My expressed proteins are frequently truncated and I'm trying to figure out which bands are which. The first thing to come to mind is using PeptideCutter from ExPASy but there is just a data deluge of potential sites. I was curious what other strategies exists for determining the potential breaks asides using LC-MS.
LC-MS is certainly quantitative and will give you a definitive answer, but it is costly and requires access to such a machine.
I presume you're analyzing your protein based on western blotting.
The first thing you should always do is verify your DNA sequence is coding for the protein product you want. Once you're sure of this, the western blot will give you an indication as to where your protein is (approximately) being cleaved. Say you protein has a predicted size of 40 kDa and you see a band at 20 kDa, then your cleavage is somewhere in the middle of your sequence. There are a TON of proteases that could be potentially cleaving your peptide and you need to have a hypothesis as to what that could be. Your peptide could be cleaved by an endopeptidase (cutting within), or a carboxypeptidase (C-terminal cleavage) or an aminopeptidase (N-termainal cleavage). To go back to the 20/40 kDa example, it could be your peptide was cleaved N-terminally o C-terminally down to a size of 20 kDa, or that it was literally cleaved in the middle by an endopeptidase.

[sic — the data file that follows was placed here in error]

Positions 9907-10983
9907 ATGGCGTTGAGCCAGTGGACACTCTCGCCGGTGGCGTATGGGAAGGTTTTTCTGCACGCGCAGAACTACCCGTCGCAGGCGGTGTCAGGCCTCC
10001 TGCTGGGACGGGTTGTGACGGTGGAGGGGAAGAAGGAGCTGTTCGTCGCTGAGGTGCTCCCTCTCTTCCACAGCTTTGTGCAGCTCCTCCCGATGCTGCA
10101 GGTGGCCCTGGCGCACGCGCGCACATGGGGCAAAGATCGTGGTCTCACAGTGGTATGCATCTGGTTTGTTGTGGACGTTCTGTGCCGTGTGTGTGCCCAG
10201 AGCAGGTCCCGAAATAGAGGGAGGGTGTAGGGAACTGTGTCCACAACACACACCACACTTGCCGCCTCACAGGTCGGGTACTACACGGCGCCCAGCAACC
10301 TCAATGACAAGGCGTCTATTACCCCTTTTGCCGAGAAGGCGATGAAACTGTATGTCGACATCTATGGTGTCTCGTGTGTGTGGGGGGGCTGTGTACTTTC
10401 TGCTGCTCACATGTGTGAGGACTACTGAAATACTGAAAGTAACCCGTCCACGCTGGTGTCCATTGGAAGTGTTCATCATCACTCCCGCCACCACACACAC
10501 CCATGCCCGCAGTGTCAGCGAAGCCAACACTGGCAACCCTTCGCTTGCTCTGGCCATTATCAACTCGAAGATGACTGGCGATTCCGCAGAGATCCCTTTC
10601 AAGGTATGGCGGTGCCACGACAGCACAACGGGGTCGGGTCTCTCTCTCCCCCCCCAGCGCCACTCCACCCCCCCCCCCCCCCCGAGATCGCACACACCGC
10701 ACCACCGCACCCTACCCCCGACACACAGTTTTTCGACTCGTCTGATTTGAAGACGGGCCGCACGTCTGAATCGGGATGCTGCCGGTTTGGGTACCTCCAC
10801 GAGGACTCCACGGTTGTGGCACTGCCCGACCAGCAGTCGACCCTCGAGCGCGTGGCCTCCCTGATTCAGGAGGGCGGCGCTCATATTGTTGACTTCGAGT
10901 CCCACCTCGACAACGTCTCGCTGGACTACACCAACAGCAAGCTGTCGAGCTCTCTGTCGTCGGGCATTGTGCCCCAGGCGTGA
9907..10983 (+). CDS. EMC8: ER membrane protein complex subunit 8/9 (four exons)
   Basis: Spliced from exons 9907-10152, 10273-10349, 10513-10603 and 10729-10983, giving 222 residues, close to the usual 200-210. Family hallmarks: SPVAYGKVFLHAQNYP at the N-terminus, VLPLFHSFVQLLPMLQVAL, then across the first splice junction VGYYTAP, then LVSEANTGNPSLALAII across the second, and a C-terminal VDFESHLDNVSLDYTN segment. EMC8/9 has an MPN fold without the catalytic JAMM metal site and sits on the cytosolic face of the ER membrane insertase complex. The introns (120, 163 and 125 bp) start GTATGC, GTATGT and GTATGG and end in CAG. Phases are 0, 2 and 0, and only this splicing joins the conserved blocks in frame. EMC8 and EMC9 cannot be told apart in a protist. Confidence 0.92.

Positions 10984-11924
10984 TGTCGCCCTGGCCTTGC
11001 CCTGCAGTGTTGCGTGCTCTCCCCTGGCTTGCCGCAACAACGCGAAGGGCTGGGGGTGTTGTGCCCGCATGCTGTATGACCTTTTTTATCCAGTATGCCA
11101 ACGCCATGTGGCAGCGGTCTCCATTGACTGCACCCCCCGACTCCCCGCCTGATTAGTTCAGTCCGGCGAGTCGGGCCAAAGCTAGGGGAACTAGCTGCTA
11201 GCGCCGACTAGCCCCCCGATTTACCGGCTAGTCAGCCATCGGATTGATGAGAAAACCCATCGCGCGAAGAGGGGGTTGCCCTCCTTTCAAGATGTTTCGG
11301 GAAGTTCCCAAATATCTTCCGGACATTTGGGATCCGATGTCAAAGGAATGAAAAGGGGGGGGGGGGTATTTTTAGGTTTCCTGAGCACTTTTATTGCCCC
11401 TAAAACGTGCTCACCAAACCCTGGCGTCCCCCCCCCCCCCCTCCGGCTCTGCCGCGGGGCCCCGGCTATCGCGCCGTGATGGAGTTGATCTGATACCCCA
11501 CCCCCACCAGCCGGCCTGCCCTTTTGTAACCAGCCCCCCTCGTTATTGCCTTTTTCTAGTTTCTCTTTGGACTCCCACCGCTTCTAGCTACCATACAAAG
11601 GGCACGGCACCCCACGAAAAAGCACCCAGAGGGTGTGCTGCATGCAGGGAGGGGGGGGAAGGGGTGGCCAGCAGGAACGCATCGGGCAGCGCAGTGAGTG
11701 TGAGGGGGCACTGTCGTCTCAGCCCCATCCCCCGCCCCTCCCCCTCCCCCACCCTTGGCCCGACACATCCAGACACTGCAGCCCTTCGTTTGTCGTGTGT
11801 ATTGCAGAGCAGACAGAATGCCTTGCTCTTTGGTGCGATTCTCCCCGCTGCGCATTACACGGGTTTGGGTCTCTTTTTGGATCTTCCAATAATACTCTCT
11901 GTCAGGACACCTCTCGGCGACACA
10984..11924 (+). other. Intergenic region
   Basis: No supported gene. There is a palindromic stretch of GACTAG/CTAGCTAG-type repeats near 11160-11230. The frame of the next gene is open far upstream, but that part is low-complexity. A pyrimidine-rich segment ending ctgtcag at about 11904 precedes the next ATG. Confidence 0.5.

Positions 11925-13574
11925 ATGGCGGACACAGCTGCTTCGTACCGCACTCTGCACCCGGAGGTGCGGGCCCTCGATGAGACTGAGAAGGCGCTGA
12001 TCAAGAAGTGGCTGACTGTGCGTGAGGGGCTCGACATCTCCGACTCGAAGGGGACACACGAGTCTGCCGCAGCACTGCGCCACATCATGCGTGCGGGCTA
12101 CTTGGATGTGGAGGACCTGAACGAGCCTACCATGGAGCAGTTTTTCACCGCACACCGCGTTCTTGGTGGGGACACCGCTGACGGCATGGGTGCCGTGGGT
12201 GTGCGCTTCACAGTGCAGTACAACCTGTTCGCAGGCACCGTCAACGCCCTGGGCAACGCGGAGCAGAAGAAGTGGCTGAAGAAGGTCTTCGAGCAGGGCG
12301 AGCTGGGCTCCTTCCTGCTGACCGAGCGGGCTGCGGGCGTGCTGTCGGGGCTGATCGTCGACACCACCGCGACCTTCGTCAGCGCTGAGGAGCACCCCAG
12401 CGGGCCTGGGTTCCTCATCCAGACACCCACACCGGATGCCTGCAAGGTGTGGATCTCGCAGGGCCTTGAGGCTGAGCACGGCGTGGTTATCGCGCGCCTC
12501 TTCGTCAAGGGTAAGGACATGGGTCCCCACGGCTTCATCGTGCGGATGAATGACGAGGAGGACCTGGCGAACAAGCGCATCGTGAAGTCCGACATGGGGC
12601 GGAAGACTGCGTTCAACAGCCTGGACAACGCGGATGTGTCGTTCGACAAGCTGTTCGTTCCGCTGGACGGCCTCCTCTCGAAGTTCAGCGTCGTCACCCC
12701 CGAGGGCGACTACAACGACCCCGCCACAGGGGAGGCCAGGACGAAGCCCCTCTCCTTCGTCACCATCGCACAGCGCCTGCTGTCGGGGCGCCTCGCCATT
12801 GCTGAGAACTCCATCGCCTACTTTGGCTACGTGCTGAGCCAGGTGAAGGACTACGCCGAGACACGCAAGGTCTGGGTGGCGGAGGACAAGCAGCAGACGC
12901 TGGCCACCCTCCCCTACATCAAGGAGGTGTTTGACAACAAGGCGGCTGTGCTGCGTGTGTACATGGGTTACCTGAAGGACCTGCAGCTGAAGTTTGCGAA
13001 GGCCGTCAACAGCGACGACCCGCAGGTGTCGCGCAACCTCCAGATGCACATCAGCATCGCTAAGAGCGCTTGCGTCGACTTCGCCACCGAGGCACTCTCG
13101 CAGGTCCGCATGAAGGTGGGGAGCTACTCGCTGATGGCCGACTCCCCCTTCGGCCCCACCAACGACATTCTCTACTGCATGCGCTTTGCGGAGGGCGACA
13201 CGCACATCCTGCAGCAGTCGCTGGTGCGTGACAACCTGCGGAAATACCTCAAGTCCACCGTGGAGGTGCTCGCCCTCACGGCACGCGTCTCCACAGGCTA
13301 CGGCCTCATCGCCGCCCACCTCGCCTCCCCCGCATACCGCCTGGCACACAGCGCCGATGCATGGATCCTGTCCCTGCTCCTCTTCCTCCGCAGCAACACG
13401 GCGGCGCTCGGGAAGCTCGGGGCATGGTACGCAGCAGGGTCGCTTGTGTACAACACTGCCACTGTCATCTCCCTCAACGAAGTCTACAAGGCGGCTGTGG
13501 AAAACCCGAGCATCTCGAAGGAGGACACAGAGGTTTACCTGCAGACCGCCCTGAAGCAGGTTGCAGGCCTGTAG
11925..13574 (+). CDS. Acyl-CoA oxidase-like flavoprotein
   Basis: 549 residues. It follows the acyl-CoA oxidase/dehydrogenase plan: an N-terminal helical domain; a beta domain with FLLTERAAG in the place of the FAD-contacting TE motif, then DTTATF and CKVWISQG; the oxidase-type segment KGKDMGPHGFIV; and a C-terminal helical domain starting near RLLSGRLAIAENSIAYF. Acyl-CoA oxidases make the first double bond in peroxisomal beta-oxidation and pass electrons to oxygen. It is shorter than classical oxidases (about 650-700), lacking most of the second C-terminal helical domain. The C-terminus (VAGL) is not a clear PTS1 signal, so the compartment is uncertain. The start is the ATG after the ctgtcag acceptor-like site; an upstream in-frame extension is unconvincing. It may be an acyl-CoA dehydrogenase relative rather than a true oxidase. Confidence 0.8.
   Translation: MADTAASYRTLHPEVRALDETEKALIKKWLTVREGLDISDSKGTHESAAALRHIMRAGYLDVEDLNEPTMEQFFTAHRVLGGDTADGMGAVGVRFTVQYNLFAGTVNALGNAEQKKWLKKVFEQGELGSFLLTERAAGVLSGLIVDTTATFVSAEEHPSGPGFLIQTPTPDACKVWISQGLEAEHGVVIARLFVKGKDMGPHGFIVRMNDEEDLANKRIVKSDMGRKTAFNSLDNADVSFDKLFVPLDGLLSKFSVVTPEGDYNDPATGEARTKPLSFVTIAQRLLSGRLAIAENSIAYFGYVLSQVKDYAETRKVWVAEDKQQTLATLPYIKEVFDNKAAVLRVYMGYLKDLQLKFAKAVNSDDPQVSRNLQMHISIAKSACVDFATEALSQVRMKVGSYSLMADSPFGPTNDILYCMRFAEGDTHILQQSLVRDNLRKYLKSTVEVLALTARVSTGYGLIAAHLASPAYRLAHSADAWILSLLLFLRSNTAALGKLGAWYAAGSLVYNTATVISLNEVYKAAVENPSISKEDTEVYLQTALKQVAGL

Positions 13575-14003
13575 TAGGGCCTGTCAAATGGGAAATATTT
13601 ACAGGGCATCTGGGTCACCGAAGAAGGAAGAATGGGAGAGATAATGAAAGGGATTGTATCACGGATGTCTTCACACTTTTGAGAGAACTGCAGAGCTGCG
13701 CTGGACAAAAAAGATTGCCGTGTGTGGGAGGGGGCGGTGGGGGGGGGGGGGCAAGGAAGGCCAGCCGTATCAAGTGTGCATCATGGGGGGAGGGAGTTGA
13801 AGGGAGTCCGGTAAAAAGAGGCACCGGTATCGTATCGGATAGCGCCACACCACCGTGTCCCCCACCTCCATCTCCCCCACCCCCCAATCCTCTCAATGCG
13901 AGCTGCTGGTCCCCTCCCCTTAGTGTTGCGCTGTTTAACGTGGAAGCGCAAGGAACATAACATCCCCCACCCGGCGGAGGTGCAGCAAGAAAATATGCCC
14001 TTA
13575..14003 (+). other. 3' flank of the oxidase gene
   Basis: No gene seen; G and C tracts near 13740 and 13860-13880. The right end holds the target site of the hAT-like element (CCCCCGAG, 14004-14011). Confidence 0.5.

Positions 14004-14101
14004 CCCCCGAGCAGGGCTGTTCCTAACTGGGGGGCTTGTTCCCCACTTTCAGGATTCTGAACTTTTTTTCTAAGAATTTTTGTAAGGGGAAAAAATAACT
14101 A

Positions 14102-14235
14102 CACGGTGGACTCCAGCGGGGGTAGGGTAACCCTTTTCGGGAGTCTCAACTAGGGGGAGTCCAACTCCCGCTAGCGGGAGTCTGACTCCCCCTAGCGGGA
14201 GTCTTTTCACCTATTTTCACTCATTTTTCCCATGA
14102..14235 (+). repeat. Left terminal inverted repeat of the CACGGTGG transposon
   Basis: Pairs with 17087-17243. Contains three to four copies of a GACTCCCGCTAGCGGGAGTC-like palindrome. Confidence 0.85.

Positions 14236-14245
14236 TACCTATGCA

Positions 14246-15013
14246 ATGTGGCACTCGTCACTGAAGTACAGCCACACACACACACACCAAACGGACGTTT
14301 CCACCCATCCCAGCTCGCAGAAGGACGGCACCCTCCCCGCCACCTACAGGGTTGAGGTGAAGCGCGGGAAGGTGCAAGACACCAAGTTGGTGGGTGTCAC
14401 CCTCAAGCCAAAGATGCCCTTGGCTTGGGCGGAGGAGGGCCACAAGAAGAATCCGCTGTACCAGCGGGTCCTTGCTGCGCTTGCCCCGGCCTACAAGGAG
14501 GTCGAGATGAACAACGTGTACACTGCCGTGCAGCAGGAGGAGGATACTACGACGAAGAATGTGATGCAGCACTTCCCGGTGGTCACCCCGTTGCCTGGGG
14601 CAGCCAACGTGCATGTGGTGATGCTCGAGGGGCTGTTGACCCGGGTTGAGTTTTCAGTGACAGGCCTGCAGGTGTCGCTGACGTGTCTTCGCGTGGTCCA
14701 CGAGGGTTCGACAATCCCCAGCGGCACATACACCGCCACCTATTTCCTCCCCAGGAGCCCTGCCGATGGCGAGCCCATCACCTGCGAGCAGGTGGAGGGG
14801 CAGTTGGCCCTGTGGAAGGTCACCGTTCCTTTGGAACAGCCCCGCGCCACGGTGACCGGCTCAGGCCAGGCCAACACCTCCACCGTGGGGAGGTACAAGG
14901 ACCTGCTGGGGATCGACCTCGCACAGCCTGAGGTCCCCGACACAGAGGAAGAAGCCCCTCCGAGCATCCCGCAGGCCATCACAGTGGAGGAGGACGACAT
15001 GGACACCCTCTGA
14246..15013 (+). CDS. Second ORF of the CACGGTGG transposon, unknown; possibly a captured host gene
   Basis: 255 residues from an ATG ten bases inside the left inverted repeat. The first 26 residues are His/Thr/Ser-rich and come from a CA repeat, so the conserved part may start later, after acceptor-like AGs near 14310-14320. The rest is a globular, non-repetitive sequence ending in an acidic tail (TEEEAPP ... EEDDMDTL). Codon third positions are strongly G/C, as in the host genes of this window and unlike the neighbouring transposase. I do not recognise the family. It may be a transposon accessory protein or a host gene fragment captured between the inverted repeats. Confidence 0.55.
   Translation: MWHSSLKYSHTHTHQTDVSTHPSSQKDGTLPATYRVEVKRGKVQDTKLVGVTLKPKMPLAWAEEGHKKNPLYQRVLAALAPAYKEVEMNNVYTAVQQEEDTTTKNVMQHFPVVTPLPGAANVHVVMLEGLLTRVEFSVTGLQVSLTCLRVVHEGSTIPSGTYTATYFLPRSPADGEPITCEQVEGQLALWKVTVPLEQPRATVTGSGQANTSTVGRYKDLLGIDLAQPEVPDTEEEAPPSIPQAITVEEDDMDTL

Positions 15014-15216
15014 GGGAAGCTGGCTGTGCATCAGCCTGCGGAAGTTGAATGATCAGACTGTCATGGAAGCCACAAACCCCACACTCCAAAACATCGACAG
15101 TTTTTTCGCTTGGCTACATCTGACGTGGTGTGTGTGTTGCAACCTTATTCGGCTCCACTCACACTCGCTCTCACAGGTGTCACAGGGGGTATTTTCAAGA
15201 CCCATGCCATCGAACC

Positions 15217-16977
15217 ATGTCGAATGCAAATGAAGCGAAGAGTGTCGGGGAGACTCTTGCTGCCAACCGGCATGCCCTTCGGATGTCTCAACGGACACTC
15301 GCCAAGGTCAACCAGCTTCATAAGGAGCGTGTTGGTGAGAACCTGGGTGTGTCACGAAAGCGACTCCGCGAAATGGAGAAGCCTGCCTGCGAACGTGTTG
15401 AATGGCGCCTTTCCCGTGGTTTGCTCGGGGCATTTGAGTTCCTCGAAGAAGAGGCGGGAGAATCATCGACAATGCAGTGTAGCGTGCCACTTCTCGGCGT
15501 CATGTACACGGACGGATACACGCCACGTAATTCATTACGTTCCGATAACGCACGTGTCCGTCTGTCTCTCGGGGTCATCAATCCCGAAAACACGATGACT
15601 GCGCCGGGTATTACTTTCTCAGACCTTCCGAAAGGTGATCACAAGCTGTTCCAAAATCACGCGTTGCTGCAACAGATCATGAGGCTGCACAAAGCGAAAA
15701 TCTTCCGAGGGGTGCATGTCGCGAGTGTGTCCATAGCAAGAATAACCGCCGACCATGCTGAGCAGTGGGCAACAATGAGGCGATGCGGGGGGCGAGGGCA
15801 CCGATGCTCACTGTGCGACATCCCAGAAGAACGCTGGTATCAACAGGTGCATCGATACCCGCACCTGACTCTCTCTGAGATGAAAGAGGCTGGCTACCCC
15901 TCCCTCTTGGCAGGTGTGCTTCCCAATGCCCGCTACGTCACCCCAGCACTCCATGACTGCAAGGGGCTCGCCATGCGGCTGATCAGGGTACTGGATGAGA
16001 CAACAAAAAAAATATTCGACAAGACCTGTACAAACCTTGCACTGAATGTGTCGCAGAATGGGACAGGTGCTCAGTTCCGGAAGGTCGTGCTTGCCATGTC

Something you may consider is the use of a general protease inhibitor cocktail (Roche makes a really good tablet product called Complete and Complete mini tab). These mixes have a bunch of general protease inhibitors which will stop most cleavage events. If you still see cleavage after using an inhibitor cocktail, you can reasonably expect that you are not inhibiting the protease with the tablet (thus narrowing down your search) and then you can better comb through Expasy's PepCutter data. You should also do a literature search to see what has been reported about your peptide or motif.
You could also try induction at lower temperatures to minimize chances of protein degradation. Cells such as Arctic cells (http://tinyurl.com/arcticecoli) are optimized for low temperature expression although BL21 works just as good for the proteins we express (upto 140kDa in size)
One way to learn more about how your protein is being processed/degraded is to add two different tags on either end of your protein. Express your protein, then blot with the two antibodies for your tags. The most likely scenario here is that one end or another is being cleaved and then degraded - you'll be able to tell which end by what tag epitope remains. And since you'll know the approximate size, you can narrow down the region where the processing occurs.
Small tags such as HA, cMyc, Flag or 6xHis work well because they are less likely to be cleaved off themselves.
The only way to know for certain how and where your protein is being truncated is empirically: either by N-terminal sequencing of the fragment(s) by mass spec or by mutating the putative processing sites and testing the expression again.